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Doctors Lock Irish Girl in a Psychiatric Unit Because She Wanted an Abortion

The unnamed girl approached her doctor in Ireland for an abortion. She found herself sectioned under the Mental Health Act instead.
Photo by Xunbin Pan via Stocksy

Irish reproductive rights campaigners are outraged after a child was sectioned under the Mental Health Act and committed to psychiatric care—all because she asked her doctor for an abortion.

The Child Care Law Reporting Project, an independent organization that monitors Irish childcare proceedings, reports that the unnamed girl approached her doctor after finding herself pregnant. A psychiatrist ruled that the girl was at risk of self-harm and suicide as a result of her pregnancy.


Despite the fact that Ireland's Protection of Life During Pregnancy Act (PLPDA) provides for an abortion if doctors determine that continuing with the pregnancy poses a suicide risk to the girl or woman, the psychiatrist's response was not to help her access an abortion. Instead, they determined that the girl was mentally ill—and detained her against her will under the Mental Health Act.

"While the consultant psychiatrist was of the opinion that while the child was at risk of self-harm and suicide as a result of the pregnancy," the case reads, "this could be managed by treatment and that termination of the pregnancy was not the solution for all of the child's problems at that stage."

Read more: What It's Like Helping Women Get the Abortions They Need

Disturbingly, the girl and her mother had believed they were being transferred to Dublin for an abortion and were unaware that she was, in fact being admitted to a mental health unit. After visiting the girl in detention, a District Court-appointed guardian described her to the judge overseeing her case as "extremely upset." A second court-appointed psychiatrist judged that, although she was "depressed" and "had very strong views as to why she wanted a termination," there was "no evidence of a psychological disorder" that would merit her being committed involuntarily to psychiatric care.

In short, the girl was not insane: She just didn't want to be pregnant. After hearing testimony from the second psychiatrist, as well as a third psychiatrist who'd treated the girl prior to her admission, the girl was discharged from the mental health unit—presumably, after what must have been a frightening and profoundly traumatic experience.


The case illustrates how the PLDPA is not fit for purpose. "This case is in no way surprising to us," comments Mara Clarke of the Abortion Support Network. "We've had cases where women who have attempted suicide—in two cases, twice attempted suicide—were deemed not suicidal enough to obtain an abortion in Ireland under the Protection of Life During Pregnancy Act."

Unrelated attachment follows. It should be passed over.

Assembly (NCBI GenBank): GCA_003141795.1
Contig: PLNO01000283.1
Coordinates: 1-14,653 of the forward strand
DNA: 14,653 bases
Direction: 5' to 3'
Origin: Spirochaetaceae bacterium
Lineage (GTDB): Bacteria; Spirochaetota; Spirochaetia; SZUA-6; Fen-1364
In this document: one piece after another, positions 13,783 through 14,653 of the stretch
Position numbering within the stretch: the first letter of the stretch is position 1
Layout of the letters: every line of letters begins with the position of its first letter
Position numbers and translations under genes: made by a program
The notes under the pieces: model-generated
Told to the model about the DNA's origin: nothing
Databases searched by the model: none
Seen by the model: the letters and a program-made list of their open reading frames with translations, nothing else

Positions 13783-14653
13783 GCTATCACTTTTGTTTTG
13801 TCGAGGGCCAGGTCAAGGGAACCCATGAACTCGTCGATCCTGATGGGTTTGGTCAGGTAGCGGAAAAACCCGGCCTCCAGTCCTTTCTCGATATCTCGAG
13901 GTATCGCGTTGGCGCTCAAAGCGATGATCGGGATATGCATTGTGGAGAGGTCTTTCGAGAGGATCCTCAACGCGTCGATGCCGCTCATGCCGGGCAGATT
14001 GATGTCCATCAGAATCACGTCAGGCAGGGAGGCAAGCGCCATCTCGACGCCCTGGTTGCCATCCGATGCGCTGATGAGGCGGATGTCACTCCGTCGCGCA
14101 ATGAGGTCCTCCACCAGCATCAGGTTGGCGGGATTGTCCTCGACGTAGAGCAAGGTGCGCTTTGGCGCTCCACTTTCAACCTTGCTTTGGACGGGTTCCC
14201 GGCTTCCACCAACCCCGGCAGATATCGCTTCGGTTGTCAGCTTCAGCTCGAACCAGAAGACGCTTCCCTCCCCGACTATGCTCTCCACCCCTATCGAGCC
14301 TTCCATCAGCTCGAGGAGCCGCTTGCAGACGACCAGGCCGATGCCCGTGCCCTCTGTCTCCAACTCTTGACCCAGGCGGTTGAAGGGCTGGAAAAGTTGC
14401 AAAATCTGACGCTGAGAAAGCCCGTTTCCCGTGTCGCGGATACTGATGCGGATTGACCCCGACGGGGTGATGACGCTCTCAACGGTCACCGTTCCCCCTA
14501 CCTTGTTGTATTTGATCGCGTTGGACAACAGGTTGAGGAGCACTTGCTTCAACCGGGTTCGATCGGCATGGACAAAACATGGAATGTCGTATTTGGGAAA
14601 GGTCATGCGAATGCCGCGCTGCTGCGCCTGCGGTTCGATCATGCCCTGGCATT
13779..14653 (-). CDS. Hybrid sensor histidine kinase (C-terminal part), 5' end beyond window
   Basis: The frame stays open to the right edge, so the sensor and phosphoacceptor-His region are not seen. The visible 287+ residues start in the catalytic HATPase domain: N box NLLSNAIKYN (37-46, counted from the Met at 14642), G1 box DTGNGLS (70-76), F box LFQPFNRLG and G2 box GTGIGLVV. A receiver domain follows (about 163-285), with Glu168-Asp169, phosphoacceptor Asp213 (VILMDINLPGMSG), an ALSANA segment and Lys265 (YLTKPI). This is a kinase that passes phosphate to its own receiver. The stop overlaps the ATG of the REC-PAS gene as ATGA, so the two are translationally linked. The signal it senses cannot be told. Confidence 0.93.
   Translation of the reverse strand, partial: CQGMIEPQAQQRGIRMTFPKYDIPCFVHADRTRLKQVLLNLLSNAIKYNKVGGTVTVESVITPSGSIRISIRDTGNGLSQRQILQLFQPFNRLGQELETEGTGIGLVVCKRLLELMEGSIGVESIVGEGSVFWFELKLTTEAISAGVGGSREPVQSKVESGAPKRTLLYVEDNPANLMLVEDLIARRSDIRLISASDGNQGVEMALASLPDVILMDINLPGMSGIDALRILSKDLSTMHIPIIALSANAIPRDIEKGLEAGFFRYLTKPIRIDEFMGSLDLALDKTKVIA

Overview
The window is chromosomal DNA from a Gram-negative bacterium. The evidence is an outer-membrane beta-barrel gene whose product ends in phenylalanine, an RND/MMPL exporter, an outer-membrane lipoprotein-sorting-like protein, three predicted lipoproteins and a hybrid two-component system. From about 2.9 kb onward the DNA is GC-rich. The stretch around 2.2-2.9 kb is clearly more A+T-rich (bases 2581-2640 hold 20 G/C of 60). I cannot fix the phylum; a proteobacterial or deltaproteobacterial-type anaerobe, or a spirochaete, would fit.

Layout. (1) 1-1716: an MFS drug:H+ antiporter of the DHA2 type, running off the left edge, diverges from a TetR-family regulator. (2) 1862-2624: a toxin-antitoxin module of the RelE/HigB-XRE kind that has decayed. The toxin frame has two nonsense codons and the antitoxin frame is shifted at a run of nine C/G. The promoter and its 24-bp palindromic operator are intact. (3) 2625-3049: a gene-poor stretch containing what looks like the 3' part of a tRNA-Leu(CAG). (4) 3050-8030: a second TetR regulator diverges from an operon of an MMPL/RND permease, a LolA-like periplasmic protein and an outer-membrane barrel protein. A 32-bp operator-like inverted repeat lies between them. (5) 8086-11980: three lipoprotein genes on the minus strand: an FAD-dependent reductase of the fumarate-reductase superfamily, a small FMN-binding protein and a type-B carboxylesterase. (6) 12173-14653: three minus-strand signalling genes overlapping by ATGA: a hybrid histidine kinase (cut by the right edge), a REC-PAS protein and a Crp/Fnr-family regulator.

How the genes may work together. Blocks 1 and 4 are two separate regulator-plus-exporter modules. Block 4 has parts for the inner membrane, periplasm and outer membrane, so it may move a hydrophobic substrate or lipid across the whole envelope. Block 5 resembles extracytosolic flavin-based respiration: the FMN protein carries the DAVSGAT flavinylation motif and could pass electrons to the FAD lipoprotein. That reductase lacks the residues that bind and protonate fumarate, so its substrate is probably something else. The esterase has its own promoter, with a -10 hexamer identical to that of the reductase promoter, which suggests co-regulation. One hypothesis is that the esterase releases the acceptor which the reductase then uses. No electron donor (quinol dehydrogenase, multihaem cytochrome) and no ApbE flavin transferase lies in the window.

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A leading Irish abortion rights group has argued that the case illustrates how medical professionals allow their personal views to cloud their professional judgment. "Looking at the report, it's hard not to think that the psychiatrist in this case essentially used the Mental Health Act as a tool to force a child into continuing an unwanted pregnancy because of their own personal beliefs," says Linda Kavanagh of the Abortion Rights Campaign. She highlights one survey which found that almost 90 percent of Irish psychiatrists disagreed with the government's plans to allow abortions where there is a suicide risk. "It is clear we need some process which ensures medical professionals with such conscientious objections cannot block timely health care in critical cases."

Watch: The Unstoppable Wendy Davis on the Fight for Abortion Rights

For now, the case throws into sharp relief Ireland's inhumane abortion laws. A nation that locks up a child simply for attempting to access her basic reproductive rights is not a country serving its duty to protect the health and wellbeing of all its citizens. Until Ireland's Eighth Amendment (prohibiting abortion in all but the most extreme circumstances) is repealed, many more women and children might be subject to this brutal and dehumanizing treatment.

"This case is a stark reminder of the barriers and harsh reality women face in Ireland in accessing abortion," says Grainne Taggart of Amnesty International. "We call on the Irish government to act swiftly to bring about much needed constitutional and legislative reform. It's time we had laws which protect women, uphold their rights and ensure timely access to this form of healthcare."